In conversation: Eastern Europe

Sunday 20 October, 3.30pm until 4.45pm, Pit Theatre Wrestling with the World

It is not just the old member states of the EU that are suffering in the European crisis. As well as in Portugal, Greece and Spain, there is considerable discontent in the new member states further to the East. Hungarians and Bulgarians have been on the streets to protest against austerity and corruption. Last year the Romanian government was mired in scandal. Even Poland – maybe the most successfully integrated of the eastern economies – is heavily reliant on EU infrastructural spending and the German ‘halo effect’. For most of these countries, joining the European free market can hardly be described as a great economic boon, so little wonder maybe there is talk of a ‘transition backlash’ and the parallel growth of political extremism and disillusionment from Tallinn to Tirana. What alternatives are on the table?

Although the old divide between West and East seems to have persisted, with Western hostility to further immigration and disdain for any form of politics of national renewal such as have been seen in Hungary, there does also appear to be a differentiation made between eastern countries. Some – like Poland, the Czech Republic and Croatia – are seen as setting a better example than others: more West-Eastern rather than East-Eastern. The rest are told to try harder, try another year. Why though should closer integration into the EU be the only game in town? Why does Poland say it’s the EU or war? Especially when membership comes at such a high price in terms of financial austerity and political conformity to the diktats of the Brussels bureaucracy. What awaits Croatia, which became the newest member state this summer, and the other former Yugoslav states waiting to join? As comfortable a place at the conference table and as much independence as Cyprus now enjoys? Will the new member states turn away from the EU and look for other opportunities, political and economic? With all the discontents associated with the EU, and with native political elites, is there a will in Eastern Europe to take a different road? And, if there is, might it lead in a positive direction or take a turn for the worse?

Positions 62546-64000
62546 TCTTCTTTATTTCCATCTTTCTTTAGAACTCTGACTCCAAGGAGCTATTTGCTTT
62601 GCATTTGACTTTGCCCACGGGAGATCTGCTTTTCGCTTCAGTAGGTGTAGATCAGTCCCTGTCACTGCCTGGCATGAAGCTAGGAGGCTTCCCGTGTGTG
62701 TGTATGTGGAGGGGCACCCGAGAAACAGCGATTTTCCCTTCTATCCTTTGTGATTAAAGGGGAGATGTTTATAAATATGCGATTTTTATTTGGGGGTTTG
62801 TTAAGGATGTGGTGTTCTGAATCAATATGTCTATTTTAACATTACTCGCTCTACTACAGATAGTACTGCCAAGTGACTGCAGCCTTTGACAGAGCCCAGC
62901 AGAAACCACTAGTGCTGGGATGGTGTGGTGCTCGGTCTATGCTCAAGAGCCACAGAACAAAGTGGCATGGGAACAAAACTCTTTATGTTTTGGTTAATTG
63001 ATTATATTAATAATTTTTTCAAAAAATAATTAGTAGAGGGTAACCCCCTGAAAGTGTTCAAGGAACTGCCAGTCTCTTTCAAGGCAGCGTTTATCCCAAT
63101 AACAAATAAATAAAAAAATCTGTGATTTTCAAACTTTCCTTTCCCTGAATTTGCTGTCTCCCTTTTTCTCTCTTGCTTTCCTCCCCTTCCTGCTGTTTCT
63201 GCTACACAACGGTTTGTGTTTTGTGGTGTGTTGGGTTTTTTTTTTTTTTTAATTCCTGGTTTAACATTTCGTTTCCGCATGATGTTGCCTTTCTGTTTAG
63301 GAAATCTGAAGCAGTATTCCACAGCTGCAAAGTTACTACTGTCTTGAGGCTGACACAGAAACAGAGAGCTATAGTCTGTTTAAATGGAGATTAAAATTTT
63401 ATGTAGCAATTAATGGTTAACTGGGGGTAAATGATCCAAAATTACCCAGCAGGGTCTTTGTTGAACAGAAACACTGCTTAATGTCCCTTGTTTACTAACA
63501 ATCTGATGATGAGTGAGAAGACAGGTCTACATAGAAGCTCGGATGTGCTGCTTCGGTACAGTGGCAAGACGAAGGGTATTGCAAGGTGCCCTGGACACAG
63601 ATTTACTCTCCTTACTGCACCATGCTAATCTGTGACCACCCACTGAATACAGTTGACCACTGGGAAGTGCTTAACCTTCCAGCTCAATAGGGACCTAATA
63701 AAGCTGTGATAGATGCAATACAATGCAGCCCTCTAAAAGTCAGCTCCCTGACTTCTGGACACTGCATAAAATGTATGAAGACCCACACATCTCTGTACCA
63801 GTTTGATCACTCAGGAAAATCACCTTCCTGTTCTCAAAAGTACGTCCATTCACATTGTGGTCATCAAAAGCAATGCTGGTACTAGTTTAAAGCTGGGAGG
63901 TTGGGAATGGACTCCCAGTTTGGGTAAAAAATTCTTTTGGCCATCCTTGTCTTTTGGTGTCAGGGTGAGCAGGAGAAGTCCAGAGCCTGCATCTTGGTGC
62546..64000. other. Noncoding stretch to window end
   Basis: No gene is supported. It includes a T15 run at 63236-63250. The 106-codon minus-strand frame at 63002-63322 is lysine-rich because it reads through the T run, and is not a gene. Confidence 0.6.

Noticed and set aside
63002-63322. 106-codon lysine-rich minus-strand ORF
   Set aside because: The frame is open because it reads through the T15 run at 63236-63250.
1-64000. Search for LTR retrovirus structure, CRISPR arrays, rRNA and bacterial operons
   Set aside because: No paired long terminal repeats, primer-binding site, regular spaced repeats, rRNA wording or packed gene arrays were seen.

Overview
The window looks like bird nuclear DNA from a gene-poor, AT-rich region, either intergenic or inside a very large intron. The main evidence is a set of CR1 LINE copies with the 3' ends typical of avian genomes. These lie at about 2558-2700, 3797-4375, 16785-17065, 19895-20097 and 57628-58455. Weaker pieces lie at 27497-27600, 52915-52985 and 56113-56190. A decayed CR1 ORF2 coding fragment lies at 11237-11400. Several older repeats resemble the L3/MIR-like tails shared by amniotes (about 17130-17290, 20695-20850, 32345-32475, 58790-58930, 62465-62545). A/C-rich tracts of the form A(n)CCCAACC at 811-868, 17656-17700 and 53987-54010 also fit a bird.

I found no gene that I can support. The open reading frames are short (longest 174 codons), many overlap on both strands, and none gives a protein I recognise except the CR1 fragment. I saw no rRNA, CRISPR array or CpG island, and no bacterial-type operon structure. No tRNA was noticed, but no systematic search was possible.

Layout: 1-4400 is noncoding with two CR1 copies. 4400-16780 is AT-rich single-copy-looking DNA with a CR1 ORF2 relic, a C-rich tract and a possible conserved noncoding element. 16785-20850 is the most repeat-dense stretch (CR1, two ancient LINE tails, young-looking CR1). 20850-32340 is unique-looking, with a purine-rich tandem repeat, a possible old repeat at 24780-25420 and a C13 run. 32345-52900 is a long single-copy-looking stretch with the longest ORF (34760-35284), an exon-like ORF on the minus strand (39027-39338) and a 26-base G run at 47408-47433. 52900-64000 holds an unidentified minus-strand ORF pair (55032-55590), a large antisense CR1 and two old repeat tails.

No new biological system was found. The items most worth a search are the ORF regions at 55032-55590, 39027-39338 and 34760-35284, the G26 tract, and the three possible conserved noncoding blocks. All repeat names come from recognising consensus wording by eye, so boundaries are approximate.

Dr Othon Anastasakis
director, European Studies Centre, St Antony's College, University of Oxford; director, South East European Studies at Oxford

František Havlín
project manager, Czech NGO Agora CE

Eszter Salgó
adjunct professor, international relations, American University of Rome

Bruno Waterfield
Brussels correspondent, The Times; co-author, No Means No

Dr Tara McCormack
lecturer in international politics, University of Leicester; author, Critique, Security and Power: the political limits to emancipatory approaches

Produced by
Dr Tara McCormack lecturer in international politics, University of Leicester; author, Critique, Security and Power: the political limits to emancipatory approaches
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